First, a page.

In 1933, Andrey Nikolaevich Kolmogorov established the system of five axioms that define the concept of mathematical probability. This system can be developed to include the set of imaginary numbers by adding a supplementary three original axioms. Therefore, any experiment can be performed in the set C of complex probabilities which is the summation of the set R of real probabilities and the set M of imaginary probabilities. The purpose here is to include additional imaginary dimensions to the experiment taking place in the “real” laboratory in R and hence to evaluate all the probabilities. Consequently, the probability in the entire set C = R + M is permanently equal to one no matter what the stochastic distribution of the input random variable in R is; therefore the outcome of the probabilistic experiment in C can be determined perfectly. This is due to the fact that the probability in C is calculated after subtracting from the degree of our knowledge the chaotic factor of the random experiment. Consequently, the purpose in this chapter is to join my complex probability paradigm to the analytic prognostic of buried petrochemical pipelines in the case of linear damage accumulation. Accordingly, after the calculation of the novel prognostic model parameters, we will be able to evaluate the degree of knowledge, the magnitude of the chaotic factor, the complex probability, the probabilities of the system failure and survival, and the probability of the remaining useful lifetime; after that a pressure time t has been applied to the pipeline, which are all functions of the system degradation subject to random and stochastic influences.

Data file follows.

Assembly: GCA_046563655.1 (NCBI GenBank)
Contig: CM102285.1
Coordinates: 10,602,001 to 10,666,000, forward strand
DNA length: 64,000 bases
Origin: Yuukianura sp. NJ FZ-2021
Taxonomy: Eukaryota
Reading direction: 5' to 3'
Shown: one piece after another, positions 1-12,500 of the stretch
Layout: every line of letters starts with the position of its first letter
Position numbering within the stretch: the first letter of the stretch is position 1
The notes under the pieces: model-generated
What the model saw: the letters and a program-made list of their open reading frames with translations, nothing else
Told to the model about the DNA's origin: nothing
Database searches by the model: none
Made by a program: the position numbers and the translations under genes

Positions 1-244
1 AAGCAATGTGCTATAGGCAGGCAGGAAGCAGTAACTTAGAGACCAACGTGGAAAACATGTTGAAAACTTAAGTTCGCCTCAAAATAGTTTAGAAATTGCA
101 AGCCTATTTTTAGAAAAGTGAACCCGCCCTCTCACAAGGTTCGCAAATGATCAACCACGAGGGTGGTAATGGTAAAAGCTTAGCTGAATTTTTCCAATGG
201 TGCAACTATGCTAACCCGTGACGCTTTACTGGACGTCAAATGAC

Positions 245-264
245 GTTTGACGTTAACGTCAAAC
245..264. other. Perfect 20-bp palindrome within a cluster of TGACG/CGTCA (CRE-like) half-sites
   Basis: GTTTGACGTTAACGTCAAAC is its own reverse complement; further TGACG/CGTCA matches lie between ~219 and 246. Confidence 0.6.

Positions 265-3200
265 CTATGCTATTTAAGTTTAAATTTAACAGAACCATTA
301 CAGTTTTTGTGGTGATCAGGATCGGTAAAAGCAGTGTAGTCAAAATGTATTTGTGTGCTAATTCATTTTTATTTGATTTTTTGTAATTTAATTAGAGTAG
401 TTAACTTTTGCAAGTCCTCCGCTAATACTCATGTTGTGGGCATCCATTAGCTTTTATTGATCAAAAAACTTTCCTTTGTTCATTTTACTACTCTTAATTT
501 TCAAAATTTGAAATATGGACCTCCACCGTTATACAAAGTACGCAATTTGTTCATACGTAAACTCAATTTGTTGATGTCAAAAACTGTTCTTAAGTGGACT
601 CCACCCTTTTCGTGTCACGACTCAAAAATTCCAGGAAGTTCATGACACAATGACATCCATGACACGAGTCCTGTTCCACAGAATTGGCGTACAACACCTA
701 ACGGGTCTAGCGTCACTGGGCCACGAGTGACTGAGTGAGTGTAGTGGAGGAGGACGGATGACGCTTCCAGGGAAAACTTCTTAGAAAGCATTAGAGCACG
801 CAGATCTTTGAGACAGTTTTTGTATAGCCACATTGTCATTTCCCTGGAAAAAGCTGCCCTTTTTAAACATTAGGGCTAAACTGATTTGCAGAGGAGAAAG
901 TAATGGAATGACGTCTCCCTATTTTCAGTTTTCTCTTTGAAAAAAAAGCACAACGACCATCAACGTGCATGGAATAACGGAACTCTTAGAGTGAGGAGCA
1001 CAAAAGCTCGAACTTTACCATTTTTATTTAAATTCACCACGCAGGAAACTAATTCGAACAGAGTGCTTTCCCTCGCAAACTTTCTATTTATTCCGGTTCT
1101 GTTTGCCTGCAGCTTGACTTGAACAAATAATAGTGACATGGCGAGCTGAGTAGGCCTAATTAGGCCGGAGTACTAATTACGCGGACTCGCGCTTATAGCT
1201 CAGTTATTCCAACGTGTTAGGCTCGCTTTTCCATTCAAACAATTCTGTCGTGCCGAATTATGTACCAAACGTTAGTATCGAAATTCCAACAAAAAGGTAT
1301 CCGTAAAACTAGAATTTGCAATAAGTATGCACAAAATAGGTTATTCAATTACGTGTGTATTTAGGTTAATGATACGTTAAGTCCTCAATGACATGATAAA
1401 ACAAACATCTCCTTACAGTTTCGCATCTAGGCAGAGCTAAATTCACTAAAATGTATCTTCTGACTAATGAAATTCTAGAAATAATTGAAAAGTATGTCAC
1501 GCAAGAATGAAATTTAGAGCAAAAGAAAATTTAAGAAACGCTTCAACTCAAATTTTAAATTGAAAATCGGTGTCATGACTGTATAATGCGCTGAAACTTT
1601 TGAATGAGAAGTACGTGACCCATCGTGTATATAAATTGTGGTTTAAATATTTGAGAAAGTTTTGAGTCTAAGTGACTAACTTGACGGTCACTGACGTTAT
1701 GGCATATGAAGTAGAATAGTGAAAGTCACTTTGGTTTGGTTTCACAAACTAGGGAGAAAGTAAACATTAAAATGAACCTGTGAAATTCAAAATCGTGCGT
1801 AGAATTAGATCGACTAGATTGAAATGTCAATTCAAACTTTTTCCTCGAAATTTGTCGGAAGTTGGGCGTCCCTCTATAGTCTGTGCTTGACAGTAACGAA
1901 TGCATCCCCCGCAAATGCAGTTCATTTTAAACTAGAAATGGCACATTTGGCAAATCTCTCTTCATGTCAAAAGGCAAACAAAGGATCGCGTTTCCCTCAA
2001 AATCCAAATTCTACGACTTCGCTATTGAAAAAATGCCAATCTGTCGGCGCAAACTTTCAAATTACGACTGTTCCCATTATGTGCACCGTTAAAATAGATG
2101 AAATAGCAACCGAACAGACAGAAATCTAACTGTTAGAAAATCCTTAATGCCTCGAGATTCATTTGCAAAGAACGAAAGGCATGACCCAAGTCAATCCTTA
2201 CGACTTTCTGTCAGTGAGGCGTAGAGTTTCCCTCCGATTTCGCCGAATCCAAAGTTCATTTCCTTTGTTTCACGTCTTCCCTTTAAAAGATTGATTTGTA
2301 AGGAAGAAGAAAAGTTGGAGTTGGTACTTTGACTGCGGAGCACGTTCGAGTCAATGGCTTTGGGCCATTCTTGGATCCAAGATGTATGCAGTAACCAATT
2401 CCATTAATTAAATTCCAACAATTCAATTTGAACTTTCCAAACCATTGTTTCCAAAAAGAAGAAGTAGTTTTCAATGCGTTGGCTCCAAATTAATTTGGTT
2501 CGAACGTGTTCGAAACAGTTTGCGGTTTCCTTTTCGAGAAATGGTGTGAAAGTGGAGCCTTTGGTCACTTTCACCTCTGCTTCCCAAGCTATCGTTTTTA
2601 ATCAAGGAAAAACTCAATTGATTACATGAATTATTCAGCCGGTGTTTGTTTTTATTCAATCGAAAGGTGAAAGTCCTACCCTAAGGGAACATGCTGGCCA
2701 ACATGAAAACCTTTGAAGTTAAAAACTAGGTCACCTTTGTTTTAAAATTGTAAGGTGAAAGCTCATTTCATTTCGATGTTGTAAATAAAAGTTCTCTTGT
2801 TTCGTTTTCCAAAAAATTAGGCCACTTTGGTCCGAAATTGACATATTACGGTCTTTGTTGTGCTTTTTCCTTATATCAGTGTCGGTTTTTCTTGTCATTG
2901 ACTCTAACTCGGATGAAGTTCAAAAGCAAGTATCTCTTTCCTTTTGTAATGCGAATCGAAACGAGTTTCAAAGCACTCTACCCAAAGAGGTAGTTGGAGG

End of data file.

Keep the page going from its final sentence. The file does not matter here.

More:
Part of the book: Fault Detection, Diagnosis and Prognosis